Type 97 motorcycle

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Type 97 motorcycle
Manufacturer Rikuo Nainen Company
Production 1935–1945
Assembly Japan
Transmission 3 forward, 1 reverse
Dimensions L: 2.7 m

The Type 97 motorcycle, or Rikuo, was a copy of a Harley-Davidson motorcycle produced from 1935 in Japan under license from Harley-Davidson by the Sankyo Company (later Rikuo Nainen Company). Some 18,000 of the machines were used by the Imperial Japanese forces during World War II.

In the years after World War I, Harley-Davidson's US sales declined while dozens of US motorcycle brands went under, primarily as a result of the decline in the price of the Ford Model T car, triggering a national shift from motorcycles to cars for cheap transportation. Harley-Davidson sought to make up the lost sales abroad and was selling 2,000 units per year in Japan by the middle of the 1920s. In 1932 Harley-Davidson licensed Sankyo Trading Company to build complete motorcycles in Japan, under the name Rikuo, which meant King of the Road.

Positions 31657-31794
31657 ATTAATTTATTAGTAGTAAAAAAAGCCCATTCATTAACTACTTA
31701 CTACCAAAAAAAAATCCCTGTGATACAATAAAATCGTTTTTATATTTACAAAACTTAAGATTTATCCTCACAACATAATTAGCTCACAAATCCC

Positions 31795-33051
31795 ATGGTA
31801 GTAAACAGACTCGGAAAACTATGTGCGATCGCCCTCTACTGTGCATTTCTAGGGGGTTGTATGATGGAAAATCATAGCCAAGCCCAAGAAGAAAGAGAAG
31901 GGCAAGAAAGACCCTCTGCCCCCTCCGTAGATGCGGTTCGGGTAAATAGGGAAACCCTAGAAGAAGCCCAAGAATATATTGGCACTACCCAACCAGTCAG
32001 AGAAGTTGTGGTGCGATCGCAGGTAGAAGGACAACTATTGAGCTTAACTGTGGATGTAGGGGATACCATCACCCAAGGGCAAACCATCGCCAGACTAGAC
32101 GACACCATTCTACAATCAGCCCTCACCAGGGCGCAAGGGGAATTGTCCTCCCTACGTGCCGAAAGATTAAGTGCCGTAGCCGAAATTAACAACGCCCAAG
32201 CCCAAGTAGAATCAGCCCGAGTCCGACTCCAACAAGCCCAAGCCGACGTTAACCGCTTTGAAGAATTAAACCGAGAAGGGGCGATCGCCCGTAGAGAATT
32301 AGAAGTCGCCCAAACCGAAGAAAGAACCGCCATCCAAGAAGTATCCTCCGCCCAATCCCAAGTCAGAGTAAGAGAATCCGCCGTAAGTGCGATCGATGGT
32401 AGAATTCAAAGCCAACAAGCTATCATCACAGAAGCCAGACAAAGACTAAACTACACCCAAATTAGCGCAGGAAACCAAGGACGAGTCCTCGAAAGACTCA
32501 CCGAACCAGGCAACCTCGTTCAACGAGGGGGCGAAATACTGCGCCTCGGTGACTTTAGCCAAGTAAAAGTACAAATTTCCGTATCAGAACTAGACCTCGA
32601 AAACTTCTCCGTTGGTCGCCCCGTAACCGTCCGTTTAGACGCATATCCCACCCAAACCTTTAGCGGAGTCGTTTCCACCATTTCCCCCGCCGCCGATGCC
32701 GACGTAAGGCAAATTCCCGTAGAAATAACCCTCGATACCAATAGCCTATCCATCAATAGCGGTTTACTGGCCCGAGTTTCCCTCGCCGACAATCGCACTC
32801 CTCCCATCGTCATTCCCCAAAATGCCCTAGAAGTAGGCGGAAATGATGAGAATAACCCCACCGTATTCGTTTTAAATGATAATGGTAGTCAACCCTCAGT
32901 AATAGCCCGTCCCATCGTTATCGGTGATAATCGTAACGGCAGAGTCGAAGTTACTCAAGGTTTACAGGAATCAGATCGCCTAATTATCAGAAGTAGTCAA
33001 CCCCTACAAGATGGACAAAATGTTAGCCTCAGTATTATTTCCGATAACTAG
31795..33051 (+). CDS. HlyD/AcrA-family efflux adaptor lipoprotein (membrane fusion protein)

References[edit]

  • Osgerby, Bill (2005), Biker: Truth and Myth : how the Original Cowboy of the Road Became the Easy Rider of the Silver Screen, Globe Pequot, p. 21, ISBN 9781592288410 

See also[edit]